Sources tell UtahPolicy.com that Utah House Speaker Greg Hughes will not run for re-election this year.
Hughes, R-Draper, who entered the Legislature in 2002, is the popular two-term speaker, and had previously told UtahPolicy that if he did not seek re-election to his speakership, he would step out of the House altogether.
In other words, Hughes has decided not to run for a third term as speaker, and decided to leave the House.
One source told UtahPolicy that “if he gets treated” by Gov. Gary Herbert or other lawmakers or lobbyists “like a lame duck, he will become a wounded wolf.”
Hughes is known for his blunt, boxer-like, approach to politics. And he’s been known to have a temper, although that has remained much in check in recent years.
Last year, Hughes turned to talk radio to quickly go after Democratic Salt Lake City Mayor Jackie Biskupski after she briefly attempted to slow down the closure of a city street in the homeless-provider part of town – a closure Hughes and other homeless/anti-violence advocates said was critically needed.
So you cross Hughes at your own political risk.
Hughes, who is interested in the open governor’s seat in 2020, had a tough decision to make this year:
He could run for re-election to his House seat and seek to be a third-term speaker. Utah has had only one three-term speaker in modern times.
Then he would have been in the thick of state politics when he ran for governor or some other higher seat in 2020.
Or he could step out of the House in 2018 and take several months off before starting a larger campaign headed for 2020.
Both have advantages and pitfalls.
As the most powerful lawmaker – as the speaker is usually seen – Hughes would be liable for any missteps the Legislature may take over the next two years.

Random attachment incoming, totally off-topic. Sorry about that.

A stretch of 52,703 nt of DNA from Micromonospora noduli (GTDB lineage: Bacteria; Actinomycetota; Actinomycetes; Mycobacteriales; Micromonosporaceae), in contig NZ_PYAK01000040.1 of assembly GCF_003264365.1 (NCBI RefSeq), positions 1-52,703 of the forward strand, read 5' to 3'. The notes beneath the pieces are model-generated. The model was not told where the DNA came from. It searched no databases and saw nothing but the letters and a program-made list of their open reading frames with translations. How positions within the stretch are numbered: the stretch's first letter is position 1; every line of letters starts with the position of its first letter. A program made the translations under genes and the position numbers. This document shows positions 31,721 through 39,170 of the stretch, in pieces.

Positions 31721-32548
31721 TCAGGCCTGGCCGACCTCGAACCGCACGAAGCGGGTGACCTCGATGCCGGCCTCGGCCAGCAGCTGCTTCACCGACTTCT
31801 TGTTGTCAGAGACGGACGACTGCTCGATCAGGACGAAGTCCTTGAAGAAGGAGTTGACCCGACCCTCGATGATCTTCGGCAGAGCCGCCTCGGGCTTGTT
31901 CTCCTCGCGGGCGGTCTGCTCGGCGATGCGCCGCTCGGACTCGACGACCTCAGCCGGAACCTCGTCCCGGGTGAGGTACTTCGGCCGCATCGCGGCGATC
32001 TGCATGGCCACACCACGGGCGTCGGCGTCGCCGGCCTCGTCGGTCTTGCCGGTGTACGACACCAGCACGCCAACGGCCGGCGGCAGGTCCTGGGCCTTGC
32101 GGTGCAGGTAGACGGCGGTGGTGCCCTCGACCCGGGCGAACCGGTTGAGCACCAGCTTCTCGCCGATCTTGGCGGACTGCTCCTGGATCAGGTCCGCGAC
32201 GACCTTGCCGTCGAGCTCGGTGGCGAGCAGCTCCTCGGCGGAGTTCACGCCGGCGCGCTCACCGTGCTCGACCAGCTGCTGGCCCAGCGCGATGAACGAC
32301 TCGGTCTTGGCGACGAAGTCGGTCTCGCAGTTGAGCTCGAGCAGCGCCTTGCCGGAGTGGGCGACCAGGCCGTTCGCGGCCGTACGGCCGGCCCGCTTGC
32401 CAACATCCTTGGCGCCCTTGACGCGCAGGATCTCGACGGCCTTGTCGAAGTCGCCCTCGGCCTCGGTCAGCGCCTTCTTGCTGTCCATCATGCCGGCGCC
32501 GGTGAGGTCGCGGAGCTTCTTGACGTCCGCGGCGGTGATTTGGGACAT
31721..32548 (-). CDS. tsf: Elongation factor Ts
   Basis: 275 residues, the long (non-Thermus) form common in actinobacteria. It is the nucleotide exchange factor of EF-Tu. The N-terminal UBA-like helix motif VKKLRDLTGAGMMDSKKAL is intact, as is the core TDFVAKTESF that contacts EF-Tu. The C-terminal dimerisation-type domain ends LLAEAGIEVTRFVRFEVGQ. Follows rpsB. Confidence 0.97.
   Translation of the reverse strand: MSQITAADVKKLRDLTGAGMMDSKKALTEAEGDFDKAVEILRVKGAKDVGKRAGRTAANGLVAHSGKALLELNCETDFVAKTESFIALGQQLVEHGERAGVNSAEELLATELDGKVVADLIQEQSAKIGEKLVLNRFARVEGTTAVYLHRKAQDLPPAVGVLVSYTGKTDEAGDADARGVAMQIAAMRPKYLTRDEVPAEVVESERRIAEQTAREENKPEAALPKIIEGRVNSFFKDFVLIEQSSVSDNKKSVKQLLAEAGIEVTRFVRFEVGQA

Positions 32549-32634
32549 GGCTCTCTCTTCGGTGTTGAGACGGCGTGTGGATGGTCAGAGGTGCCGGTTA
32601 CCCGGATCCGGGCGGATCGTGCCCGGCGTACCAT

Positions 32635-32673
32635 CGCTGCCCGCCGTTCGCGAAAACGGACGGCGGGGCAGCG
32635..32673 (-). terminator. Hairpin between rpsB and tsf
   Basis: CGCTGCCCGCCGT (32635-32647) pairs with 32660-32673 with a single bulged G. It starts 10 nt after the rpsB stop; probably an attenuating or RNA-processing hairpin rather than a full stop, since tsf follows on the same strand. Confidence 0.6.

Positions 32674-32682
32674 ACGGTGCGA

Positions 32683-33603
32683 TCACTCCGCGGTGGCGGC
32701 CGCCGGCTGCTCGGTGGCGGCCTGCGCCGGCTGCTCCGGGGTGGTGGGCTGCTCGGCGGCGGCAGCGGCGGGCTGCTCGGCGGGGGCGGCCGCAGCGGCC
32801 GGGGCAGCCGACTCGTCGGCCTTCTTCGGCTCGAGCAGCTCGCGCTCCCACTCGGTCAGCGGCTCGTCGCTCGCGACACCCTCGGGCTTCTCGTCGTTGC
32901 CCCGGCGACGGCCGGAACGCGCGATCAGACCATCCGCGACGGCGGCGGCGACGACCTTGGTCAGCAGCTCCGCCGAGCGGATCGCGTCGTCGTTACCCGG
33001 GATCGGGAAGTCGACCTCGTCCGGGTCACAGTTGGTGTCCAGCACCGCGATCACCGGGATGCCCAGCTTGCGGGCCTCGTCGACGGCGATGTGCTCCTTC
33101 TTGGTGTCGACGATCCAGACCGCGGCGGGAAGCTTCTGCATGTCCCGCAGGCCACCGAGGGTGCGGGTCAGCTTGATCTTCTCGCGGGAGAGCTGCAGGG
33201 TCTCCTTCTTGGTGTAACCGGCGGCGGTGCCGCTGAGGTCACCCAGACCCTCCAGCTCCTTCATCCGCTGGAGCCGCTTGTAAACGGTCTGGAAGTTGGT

But he would have the high profile of the speakership to run for governor or some other office.
The late-Gov. Norm Bangerter used the speakership to run successfully for governor in 1984.
However, several other speakers have tried for higher office and failed.
Outside of the House, Hughes could separate himself from state governance – both from what the Legislature does and what Herbert does in his final two years.
Lt. Gov. Spencer Cox is clearly interested in the governorship in 2020.
As a GOP speaker, Hughes would be called upon to support Herbert’s administration – and thus Cox.
Outside of the Legislature, Hughes can become a critic of Herbert/Cox, and separate himself from some of the Republican-controlled state government decisions and actions over the next two years.
UtahPolicy confirmed Wednesday that Hughes is interested in a comeback race in 2020 – most likely governor. But others could be up as well.
For example, Hughes could challenge GOP Rep. John Curtis in the 3rd Congressional District if Curtis appears to be more moderate than Republicans in that conservative district.
Who will replace Hughes as speaker will be decided by the majority House GOP caucus soon after the November election.
Certainly, House Majority Leader Brad Wilson, R-Kaysville, will be interested, as may House Majority Whip Frances Gibson, R-Mapleton.
But when there is a speaker’s slot open, any number of House Republicans will be looking to step up to the top job.